North Indians got priority for return from Ukraine, allege TN medicos

Claiming officials arranged return for North Indian students on priority, 22-year old medical student R Harihara Sudhan said it was upsetting to see they waited for five days to be rescued.

Published: 11th March 2022 10:57 AM  |   Last Updated: 11th March 2022 10:57 AM   |  A+A-

medicine, medical field, doctors

Image used for representational purpose only. (File Photo)

Express News Service

VILLUPURAM: Claiming officials arranged return for North Indian students on priority, 22-year old medical student R Harihara Sudhan said it was upsetting to see they waited for five days to be rescued.

"Outside India, we are all seen as foreigners, but within our country why are we divided as north and south, aren't we all Indians?" asked Sudhan who returned from Ukraine back home to Thirukovilur. Sudhan and his brother R Venkataraman (20) were studying medicine at a private institute in Russia's Mykolayiv, roughly about 400 kilometres away from Kyiv, where the students had to board a flight.

According to Venkataraman, "On February 24, I booked my flight from Kyiv to India. But as I arrived in Kyiv the night before, I received a message saying our tickets were cancelled. So, we had nowhere to go until the Indian Embassy informed us about a rescue from Hungary. We booked a bus ticket worth `6,000 to reach Hungary. On March 1, we reached Hungary but were rescued only on March 6." The brothers alleged during their five-day stay in  Hungary, the Indian Embassy took care of them. However, priority to evacuate Indian students from Hungary was accorded to North Indian students.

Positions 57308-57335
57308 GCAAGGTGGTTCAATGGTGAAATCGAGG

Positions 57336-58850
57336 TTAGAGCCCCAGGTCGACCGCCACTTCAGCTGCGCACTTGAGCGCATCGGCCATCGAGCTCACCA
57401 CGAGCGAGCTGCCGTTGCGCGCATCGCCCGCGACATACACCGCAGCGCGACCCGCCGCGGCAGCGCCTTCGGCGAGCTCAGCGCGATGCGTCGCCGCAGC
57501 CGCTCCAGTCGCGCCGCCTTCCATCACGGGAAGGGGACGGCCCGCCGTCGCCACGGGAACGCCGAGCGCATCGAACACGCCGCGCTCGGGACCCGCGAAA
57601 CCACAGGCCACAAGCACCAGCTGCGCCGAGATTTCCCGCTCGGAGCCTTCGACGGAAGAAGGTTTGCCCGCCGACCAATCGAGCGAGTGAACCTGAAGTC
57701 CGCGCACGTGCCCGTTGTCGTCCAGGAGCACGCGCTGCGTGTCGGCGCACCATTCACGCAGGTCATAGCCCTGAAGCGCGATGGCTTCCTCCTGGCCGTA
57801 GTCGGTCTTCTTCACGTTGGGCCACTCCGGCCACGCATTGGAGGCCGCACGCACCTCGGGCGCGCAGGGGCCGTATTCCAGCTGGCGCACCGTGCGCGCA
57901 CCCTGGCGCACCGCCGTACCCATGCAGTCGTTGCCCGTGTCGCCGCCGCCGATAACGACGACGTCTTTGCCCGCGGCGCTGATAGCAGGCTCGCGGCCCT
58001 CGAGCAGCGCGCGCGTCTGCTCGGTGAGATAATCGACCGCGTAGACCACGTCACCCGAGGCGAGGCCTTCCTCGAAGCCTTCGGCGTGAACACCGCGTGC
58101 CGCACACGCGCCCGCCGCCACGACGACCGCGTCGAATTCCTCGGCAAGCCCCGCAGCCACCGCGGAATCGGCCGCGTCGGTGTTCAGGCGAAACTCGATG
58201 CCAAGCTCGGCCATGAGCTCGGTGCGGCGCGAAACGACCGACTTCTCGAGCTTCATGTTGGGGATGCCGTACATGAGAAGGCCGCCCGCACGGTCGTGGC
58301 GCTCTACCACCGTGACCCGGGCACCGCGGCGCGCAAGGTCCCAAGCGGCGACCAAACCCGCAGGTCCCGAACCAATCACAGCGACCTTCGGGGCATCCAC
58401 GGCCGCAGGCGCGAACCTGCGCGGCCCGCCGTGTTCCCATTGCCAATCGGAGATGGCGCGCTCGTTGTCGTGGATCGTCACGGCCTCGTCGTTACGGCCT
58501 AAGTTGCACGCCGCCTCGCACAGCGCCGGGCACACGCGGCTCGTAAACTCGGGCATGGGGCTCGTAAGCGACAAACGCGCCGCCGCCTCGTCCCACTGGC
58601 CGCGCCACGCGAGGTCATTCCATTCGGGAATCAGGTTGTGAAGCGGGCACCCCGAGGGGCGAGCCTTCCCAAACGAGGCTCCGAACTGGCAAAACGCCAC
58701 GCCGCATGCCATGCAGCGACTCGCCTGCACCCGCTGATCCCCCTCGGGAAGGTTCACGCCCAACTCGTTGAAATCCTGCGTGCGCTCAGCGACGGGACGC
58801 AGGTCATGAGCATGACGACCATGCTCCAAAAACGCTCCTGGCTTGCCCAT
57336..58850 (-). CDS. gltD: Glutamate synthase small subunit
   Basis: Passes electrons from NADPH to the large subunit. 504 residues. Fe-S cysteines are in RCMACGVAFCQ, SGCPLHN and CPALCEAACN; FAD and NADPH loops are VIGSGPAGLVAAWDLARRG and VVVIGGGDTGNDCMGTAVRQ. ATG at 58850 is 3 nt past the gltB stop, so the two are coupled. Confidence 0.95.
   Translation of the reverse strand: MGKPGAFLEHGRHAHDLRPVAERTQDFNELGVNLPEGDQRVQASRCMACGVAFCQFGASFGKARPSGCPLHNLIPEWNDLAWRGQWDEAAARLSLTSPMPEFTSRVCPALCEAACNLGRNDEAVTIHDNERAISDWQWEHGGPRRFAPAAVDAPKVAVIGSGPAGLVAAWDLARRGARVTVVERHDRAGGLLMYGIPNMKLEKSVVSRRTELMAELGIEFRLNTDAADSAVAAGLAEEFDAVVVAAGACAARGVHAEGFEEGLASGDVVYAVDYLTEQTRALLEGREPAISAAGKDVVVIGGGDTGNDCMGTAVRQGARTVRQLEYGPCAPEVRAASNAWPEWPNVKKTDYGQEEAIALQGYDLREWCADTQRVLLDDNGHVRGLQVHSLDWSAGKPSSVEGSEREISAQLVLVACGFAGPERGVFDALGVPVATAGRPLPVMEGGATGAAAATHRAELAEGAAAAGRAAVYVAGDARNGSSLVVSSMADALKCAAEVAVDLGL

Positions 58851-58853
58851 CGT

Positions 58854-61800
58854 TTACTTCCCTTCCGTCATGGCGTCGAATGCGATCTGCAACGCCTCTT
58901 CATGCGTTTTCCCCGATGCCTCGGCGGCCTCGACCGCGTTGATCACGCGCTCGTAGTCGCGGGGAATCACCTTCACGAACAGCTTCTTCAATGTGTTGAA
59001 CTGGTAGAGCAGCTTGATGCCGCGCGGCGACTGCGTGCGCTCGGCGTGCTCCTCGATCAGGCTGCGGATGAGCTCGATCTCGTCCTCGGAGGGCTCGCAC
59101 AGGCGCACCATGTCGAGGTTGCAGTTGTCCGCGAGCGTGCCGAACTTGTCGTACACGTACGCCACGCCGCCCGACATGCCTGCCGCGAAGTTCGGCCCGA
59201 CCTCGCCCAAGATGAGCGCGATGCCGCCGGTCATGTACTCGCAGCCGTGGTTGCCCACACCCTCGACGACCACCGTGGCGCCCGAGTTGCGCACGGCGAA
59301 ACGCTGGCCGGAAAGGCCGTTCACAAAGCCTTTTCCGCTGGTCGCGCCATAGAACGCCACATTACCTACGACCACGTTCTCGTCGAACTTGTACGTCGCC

"We are all Indians but that particular act by the officers hurt us. It left us unable to make sense of the politics spun around our lives," said Sudhan. He further added medicine was a dream not just for him but the entire family. "I was depressed. All I wanted was to come back home with my brother in one piece, and see my parents," Venkataraman explained.

Mother of the siblings duo, Bharathi, told TNIE," Both our sons wanted to do medicine. But, they failed to clear NEET and we sent them to Ukraine. Never in our wildest dreams did we imagine this would happen. We are all traumatised by our fate, as to how an entrance exam forced us to put our sons abroad and how a war between foreign countries almost cost us our sons."



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  • Anoy

    nonsense!
    5 months ago reply
  • RAJARAMAN

    Learn to be magnanimous than to be a doctor. Showering gratitude for the saviour is an act of patriotism.
    5 months ago reply
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